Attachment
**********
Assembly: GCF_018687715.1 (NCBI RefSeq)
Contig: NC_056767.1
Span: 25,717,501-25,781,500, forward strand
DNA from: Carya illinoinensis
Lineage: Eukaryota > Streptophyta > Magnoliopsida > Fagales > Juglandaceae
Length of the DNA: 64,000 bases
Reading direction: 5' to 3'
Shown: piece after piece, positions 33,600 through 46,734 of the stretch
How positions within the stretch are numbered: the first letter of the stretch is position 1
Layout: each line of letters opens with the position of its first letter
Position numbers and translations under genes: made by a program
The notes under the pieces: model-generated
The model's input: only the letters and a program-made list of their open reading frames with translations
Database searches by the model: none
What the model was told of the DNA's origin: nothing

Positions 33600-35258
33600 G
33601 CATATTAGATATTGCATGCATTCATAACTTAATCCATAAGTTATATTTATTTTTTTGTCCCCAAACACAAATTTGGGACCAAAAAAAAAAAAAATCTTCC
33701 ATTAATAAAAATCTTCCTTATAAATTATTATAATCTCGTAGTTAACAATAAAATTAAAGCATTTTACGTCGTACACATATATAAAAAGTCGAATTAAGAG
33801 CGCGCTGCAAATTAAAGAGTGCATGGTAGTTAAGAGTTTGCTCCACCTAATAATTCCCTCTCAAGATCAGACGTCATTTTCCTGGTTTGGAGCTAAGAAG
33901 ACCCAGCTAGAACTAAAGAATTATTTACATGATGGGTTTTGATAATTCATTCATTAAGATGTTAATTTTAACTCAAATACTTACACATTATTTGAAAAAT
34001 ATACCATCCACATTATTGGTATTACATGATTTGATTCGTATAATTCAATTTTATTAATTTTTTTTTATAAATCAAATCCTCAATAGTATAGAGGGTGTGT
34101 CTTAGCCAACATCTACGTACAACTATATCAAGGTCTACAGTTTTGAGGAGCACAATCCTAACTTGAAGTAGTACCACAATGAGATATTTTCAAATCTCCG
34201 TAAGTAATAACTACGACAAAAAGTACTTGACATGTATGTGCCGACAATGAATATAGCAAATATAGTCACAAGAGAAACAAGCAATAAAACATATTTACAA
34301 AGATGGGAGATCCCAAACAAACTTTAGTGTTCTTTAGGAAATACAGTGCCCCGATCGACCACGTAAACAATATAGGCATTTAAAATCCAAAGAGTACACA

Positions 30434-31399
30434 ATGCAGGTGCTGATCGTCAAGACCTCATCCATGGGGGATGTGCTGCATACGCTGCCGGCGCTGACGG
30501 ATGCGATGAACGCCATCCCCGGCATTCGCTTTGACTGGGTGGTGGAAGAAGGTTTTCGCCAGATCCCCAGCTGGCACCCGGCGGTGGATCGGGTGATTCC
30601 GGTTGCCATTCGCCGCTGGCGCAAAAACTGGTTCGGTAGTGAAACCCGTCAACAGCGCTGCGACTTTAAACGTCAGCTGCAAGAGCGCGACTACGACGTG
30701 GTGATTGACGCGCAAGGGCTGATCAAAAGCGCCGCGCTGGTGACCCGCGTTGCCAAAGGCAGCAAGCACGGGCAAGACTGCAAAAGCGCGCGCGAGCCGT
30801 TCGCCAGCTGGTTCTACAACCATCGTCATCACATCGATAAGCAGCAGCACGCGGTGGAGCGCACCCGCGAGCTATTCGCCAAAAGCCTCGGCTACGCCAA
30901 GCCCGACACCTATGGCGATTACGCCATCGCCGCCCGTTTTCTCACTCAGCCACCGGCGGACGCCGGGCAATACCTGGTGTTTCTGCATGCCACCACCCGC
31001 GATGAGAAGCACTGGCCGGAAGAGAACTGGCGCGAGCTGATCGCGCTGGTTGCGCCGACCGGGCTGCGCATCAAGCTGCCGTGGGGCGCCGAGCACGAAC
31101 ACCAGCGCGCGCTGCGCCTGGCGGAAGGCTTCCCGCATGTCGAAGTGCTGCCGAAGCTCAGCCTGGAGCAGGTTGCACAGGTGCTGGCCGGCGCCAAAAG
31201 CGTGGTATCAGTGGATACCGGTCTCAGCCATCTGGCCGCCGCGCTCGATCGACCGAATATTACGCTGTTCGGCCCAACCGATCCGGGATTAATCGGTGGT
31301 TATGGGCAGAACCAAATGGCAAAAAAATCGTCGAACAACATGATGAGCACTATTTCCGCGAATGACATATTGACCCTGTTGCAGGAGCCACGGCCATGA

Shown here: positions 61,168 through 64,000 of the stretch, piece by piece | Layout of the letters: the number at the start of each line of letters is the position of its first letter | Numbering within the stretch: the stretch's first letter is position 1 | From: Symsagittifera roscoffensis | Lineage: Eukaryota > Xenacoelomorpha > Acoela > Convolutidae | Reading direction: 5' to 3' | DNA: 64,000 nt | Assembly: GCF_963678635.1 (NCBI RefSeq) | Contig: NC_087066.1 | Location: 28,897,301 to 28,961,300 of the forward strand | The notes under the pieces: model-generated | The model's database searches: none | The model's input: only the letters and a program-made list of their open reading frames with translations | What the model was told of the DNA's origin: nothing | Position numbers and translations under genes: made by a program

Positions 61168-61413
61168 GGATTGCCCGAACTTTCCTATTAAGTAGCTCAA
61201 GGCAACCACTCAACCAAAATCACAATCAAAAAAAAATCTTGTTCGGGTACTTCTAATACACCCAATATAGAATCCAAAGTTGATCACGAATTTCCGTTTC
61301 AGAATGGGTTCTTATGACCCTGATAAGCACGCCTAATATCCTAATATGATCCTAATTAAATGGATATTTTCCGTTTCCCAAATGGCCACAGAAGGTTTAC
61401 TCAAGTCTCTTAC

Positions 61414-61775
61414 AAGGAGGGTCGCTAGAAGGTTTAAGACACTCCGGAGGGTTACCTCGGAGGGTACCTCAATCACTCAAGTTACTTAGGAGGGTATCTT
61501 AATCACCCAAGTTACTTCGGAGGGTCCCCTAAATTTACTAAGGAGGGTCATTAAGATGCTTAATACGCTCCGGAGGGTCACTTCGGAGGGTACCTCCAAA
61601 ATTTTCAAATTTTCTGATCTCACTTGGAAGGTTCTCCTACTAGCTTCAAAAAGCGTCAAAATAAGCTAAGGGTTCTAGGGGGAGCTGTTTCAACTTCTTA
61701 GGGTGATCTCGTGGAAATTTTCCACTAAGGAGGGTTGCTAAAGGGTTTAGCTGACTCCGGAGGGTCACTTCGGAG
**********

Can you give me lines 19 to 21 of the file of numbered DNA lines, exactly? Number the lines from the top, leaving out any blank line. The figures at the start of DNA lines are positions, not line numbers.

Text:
33701 ATTAATAAAAATCTTCCTTATAAATTATTATAATCTCGTAGTTAACAATAAAATTAAAGCATTTTACGTCGTACACATATATAAAAAGTCGAATTAAGAG
33801 CGCGCTGCAAATTAAAGAGTGCATGGTAGTTAAGAGTTTGCTCCACCTAATAATTCCCTCTCAAGATCAGACGTCATTTTCCTGGTTTGGAGCTAAGAAG
33901 ACCCAGCTAGAACTAAAGAATTATTTACATGATGGGTTTTGATAATTCATTCATTAAGATGTTAATTTTAACTCAAATACTTACACATTATTTGAAAAAT